The MNRF’s draft Algonquin Land Claim Environmental Evaluation Report (EER) is a 262 page document outlining the environmental impacts of transferring 117,500 acres of Crown lands to the Algonquins of Ontario. The EER largely fails to address the social impacts of this land transfer, which is why the OFAH is particularly concerned. The OFAH has been intimately involved in the Algonquin Land Claim for several years, speaking on behalf of licensed anglers and hunters affected by the claim. Perhaps one of the OFAH’s greatest concerns in the report, is the 16-publicly funded and stocked lakes that will now wholly be on lands to be transferred over to the Algonquins of Ontario. The OFAH simply cannot support the use of public funds to continue stocking lakes that are not accessible to the public. The OFAH also voiced concerns over the transfer of public roads and the beds of 74 waterbodies that the MNRF deemed “low negative effect” impact in their report. For the average angler, hunter or trapper the land claim will impact access to, and recreational use of these Crown land and water resources.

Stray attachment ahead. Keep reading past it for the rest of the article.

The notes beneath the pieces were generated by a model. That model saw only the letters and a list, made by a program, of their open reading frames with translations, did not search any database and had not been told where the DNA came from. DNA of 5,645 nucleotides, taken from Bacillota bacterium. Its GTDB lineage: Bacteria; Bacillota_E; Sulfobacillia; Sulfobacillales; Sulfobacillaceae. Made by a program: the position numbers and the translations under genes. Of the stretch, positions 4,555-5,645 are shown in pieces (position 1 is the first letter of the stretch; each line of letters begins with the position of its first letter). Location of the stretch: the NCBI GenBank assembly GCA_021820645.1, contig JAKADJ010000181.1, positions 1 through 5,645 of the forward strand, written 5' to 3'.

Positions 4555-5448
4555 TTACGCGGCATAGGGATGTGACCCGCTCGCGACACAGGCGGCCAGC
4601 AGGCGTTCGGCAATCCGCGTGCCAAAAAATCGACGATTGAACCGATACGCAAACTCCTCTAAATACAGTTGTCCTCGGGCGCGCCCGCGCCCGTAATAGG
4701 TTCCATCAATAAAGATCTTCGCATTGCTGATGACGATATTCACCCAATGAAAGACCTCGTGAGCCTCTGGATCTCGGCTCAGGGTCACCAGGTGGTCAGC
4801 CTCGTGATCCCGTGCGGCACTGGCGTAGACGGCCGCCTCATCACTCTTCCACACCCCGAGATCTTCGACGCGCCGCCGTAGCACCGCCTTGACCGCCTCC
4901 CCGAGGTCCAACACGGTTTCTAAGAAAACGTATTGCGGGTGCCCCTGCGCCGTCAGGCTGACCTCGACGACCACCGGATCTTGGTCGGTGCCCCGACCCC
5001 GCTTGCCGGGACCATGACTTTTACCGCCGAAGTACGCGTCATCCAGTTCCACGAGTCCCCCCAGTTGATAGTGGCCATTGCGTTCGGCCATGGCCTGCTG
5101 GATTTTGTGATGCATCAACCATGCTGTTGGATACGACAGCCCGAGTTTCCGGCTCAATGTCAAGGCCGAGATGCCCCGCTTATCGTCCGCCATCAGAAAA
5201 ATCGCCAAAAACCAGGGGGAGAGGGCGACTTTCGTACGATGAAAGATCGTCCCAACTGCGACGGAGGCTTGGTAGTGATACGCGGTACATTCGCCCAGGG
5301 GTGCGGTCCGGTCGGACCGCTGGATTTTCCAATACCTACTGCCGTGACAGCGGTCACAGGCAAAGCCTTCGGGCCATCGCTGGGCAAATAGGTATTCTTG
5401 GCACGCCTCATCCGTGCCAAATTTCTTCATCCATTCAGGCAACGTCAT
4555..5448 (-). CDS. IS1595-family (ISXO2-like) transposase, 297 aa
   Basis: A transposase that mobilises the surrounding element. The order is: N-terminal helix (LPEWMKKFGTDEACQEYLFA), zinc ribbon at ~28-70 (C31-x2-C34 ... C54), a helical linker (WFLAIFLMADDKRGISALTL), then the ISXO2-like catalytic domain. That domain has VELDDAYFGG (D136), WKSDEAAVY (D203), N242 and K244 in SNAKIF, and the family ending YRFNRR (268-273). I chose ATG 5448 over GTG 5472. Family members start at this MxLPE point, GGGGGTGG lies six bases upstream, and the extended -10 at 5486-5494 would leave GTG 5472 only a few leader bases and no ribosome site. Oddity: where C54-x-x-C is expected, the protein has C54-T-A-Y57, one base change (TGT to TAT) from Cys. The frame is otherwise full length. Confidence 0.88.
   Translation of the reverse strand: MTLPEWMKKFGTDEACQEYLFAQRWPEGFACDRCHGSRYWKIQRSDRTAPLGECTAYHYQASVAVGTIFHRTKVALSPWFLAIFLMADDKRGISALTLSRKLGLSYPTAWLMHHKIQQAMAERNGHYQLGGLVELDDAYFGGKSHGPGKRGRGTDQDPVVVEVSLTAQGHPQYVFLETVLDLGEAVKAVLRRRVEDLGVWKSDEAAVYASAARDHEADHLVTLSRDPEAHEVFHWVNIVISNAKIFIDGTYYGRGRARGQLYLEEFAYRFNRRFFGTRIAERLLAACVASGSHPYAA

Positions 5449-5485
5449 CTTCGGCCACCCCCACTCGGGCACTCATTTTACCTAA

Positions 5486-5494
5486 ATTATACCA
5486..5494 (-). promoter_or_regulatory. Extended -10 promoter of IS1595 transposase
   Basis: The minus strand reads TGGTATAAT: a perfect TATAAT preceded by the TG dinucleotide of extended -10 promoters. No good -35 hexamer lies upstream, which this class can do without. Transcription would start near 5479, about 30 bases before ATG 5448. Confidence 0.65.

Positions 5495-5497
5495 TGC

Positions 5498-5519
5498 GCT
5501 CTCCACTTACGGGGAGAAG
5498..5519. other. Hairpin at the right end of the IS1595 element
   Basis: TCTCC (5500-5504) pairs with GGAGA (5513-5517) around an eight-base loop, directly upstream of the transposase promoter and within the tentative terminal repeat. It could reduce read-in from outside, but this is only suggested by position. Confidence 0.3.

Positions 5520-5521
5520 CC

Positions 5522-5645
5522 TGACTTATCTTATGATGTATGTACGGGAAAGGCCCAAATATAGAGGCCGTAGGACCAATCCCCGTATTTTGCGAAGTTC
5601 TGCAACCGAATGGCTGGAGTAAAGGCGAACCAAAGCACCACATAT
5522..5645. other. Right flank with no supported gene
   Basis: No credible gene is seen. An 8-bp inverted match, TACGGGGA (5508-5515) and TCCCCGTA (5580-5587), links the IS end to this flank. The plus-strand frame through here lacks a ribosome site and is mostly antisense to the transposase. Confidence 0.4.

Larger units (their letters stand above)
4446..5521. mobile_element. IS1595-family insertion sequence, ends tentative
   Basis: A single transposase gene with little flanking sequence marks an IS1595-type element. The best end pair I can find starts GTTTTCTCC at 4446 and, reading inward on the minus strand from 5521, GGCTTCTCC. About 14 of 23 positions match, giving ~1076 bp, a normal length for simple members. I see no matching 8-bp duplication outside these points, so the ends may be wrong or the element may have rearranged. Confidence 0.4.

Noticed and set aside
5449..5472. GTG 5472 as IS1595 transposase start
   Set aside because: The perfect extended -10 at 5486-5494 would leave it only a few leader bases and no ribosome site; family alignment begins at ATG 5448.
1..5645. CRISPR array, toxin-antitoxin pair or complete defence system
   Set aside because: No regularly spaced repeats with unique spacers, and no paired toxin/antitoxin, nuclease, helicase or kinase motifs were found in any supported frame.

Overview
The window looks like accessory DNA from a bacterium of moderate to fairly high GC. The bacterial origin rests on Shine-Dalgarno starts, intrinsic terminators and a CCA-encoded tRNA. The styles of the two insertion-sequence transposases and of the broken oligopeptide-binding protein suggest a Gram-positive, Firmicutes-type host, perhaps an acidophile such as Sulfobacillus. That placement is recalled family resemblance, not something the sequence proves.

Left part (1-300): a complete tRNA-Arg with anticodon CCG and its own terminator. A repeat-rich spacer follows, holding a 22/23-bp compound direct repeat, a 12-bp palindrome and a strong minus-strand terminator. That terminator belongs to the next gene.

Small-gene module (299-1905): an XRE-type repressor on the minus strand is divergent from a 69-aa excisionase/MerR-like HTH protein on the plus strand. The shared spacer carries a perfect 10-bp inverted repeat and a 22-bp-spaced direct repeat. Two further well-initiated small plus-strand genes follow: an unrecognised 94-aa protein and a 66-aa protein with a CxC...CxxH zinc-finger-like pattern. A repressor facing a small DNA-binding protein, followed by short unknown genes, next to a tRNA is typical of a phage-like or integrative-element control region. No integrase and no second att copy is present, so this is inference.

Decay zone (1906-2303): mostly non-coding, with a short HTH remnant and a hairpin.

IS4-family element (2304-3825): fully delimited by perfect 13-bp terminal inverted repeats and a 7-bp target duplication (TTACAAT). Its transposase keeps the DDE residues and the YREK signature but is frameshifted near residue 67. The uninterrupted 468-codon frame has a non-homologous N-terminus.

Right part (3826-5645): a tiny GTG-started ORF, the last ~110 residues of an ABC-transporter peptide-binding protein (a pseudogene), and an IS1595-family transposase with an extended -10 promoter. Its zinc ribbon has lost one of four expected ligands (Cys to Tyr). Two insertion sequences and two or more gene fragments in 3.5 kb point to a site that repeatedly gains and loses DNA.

In the OFAH’s response, it was recommended that the MNRF consult further on access to private property, trapping and trap cabins, bait harvest areas, bear management areas, recreational activities and hunt camps. “In our opinion, the social impacts are the most significant concern for many non-Algonquin people who live and recreate within the land claim area. Social considerations deserve greater recognition and assessment in the draft EER”, says Matt DeMille, OFAH manager, fish and wildlife services. Visit www.ofah.org/landsaccess/action to read the OFAH’s response.
The OFAH will continue pushing governments to answer tough questions on this issue and represent the interests of our members affected by the Algonquin Land Claim.